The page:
Pastor Craig continued our Selah series on Sunday. If you missed it, please check out the video below, or you can read this shorter recap he posted on his blog.
We all experience a certain amount of stress in our daily activities. Our body helps us meet the demands of each day by releasing a hormone called cortisol. Here’s how cortisol helps us—
- manages how our body uses carbohydrates, fats, proteins
- keeps inflammation down
- regulates blood pressure
- controls the sleep/wake cycle
- boosts energy
Cortisol is naturally flushed out of our body each day by exercise and rest.
But what happens if we don’t have the proper exercise and rest? In that case, cortisol can become a cruel double-edged sword leading to things like unhealthy weight loss or gain, inflammation (and the accompanying aches and pains), elevated blood pressure, difficulty sleeping at night, and difficulty staying awake during the day.
As a result, we start to turn every molehill into a mountain, and we tend to the extremes of avoidance (flight) or argumentation (fight).
Cortisol is naturally flushed from our bodies by a healthy on-and-off rhythm. God built this into His Creation by giving us daily rhythms of day and night, work and rest, and by giving us a weekly Sabbath to rest and reflect.
We don’t need just a Sabbath day (although that is important and God-honoring), but we need to engage in sabbathing. Look how Jesus did this:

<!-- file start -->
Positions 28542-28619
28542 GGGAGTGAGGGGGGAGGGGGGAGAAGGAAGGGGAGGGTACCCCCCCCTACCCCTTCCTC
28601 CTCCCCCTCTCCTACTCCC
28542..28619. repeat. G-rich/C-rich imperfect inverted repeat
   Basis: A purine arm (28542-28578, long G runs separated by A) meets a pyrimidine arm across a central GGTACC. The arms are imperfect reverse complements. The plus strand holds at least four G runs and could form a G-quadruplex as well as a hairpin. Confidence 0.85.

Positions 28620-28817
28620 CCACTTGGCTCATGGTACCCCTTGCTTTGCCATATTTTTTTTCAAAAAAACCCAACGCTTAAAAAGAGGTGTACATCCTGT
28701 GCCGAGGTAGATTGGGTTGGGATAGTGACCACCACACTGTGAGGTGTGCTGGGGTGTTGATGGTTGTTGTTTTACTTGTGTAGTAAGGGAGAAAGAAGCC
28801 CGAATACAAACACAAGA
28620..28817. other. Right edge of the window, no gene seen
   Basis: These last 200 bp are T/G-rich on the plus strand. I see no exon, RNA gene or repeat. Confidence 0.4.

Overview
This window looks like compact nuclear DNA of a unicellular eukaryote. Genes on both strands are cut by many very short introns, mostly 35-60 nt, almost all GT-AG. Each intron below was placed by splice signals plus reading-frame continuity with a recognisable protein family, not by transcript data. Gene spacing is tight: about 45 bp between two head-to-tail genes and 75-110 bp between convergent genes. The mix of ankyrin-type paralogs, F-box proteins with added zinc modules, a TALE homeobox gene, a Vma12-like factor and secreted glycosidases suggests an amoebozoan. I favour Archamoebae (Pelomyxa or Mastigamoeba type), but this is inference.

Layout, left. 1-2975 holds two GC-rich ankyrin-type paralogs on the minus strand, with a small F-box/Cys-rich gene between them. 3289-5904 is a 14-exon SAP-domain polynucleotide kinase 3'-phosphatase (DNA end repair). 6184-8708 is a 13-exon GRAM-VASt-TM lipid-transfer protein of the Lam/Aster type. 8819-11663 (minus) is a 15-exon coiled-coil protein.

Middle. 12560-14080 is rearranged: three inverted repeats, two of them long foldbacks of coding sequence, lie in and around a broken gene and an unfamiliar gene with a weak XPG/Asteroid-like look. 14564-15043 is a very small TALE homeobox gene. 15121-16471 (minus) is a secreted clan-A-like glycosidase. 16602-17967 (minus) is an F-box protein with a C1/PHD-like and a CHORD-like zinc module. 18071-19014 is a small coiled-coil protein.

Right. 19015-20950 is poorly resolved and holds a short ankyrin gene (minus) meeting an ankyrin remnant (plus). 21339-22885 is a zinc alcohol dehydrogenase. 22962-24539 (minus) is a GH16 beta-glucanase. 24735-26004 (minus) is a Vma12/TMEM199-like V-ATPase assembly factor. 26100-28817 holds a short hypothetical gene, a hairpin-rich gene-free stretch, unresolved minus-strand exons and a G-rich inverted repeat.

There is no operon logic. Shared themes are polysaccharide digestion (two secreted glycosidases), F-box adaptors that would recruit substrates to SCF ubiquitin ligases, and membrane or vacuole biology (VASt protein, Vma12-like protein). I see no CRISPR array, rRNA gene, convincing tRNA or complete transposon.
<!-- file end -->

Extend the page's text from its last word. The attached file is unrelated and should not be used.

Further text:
- up early to pray before a busy day
- a nap in the afternoon when He was tired
- a snack along the road when He was hungry
- an extended getaway time with His friends
- time alone with God after a long day of ministry (see Mark 1:35, 6:30-32; Matthew 8:24; 12:1; 15:21) **
In Psalm 61, notice how David’s stress is building: he says, “my heart is overwhelmed” (v. 2). He needed a Sabbath pause (a Selah) to look back on how God had helped him in the past. When we are over-stressed, we seldom Selah to look back because we are so focused on NOW. But a time of sabbathing will allow us to reflect and celebrate yesterday’s blessings and provisions so that we have “strength for today and bright hope for tomorrow.”
David concludes his prayer by building a proper God-honoring rhythm into his life—So I will sing praise to Your name FOREVER, that I may DAILY perform my vows. The sabbathing kept David eternity-focused which gave him the daily strength he needed.
Beware of the warning signs that you need a sabbathing pause: turning every molehill into a mountain, avoiding problems, frequently arguing with others, constantly feeling fatigued. Allow these signs to turn you to this Psalm, and turn this Psalm into your prayer.
** To learn more details of how Jesus practiced this principle of sabbathing, check out this post.
If you have missed any of the other posts in our Selah series, you can access the list by clicking here.